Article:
Some CSAs offer more convenient options, like pre-packed bins or even delivery, so be sure to ask about those features before signing up.
Pros of Joining a CSA
Ready to sign up for a CSA? Here are some more benefits.
CSAs can provide a wide variety of high-quality vegetables for a relatively low price. To save even more money, ask about volunteer opportunities. Many farms allow people to volunteer on the farm in exchange for free vegetables or a discounted share.
Joining a CSA is a great way to sample new recipes and try new vegetables that you may not have otherwise tried. You might find some aren’t to your liking (anyone have a good pea shoots recipe?), but you may also find some new favorites.
Some farms hold potlucks for members to get to know each other and develop a sense of community. Working on the farm is another good way to get to know fellow shareholders.
Cons of Joining a CSA
Your fresh veggies come with a couple of strings attached. Make sure you’re aware of these potential drawbacks before you sign up.
Instead of allocating a few dollars for vegetables in each week’s grocery budget, you have to come up with the full price of the share at the start of the season. Some farms may offer payment plans, but you’ll still have to plan ahead and spend more money at once than you would otherwise.
Summer’s a busy time for many people, and it can be hard to set aside a consistent time each week to pick up the veggies. Once you’ve brought them home, you have to figure out what to do with them. Developing a meal plan and cooking or storing the vegetables can take quite a bit of time and be a bit daunting.
Some people freeze, pickle or can extras, but if you don’t have the time, skills or inclination, those tasks can be daunting. It’s easy to end up wasting food, even with the best of intentions.
How to Make the Most of Your CSA Membership
If you’re keen to try a CSA this year, don’t let those cons scare you off. Here are a few strategies to prevent or minimize the hassle.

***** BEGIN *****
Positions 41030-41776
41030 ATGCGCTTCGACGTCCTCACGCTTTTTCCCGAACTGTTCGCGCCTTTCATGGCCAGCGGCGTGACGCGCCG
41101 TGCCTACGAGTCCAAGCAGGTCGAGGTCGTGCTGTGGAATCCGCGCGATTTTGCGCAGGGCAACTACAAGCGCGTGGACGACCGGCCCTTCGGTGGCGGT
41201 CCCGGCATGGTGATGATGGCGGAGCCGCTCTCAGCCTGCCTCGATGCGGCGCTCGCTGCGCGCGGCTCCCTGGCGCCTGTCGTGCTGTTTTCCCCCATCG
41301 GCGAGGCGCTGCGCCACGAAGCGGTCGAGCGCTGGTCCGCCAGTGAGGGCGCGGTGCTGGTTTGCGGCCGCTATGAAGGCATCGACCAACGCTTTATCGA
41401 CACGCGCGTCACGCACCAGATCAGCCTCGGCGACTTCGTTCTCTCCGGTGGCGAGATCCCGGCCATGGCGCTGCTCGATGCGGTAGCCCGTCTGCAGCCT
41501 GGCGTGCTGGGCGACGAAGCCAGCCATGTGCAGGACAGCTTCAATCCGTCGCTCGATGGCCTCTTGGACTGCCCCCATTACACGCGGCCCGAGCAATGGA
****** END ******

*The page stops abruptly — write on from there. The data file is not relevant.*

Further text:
1. Split a membership with a friend or family member.
You’ll each pay less, and you’ll be able to switch off pick-up dates and times. Many farms only sell full and half shares, so it makes sense to find someone to split a share with if you’re looking for a smaller size. If you don’t know anyone who might want to split a share, the farms can often help pair you up with another shareholder.
2. Look for recipes for new and unusual items.
Visit Pinterest and search “recipe + [veggie]”, or check out this Buzzfeed post, which shares recipe suggestions for “confusing CSA vegetables.” Many CSA programs also offer a newsletter and recipes suggesting what to do with each week’s share, especially the less common items.
3. Plan ahead of time what you’ll do with extras.
Consider freezing, canning, pickling, or giving away some of your bounty. You could even make your own root cellar in your backyard!
Kristen Pope is a contributor to The Penny Hoarder.
Abubakar his MA Economics from Concordia University in Montreal and BA Economics from the University of British Columbia, with special emphasis on environmental and industrial economics. He has written on a variety of different topics including Bitcoin and finance.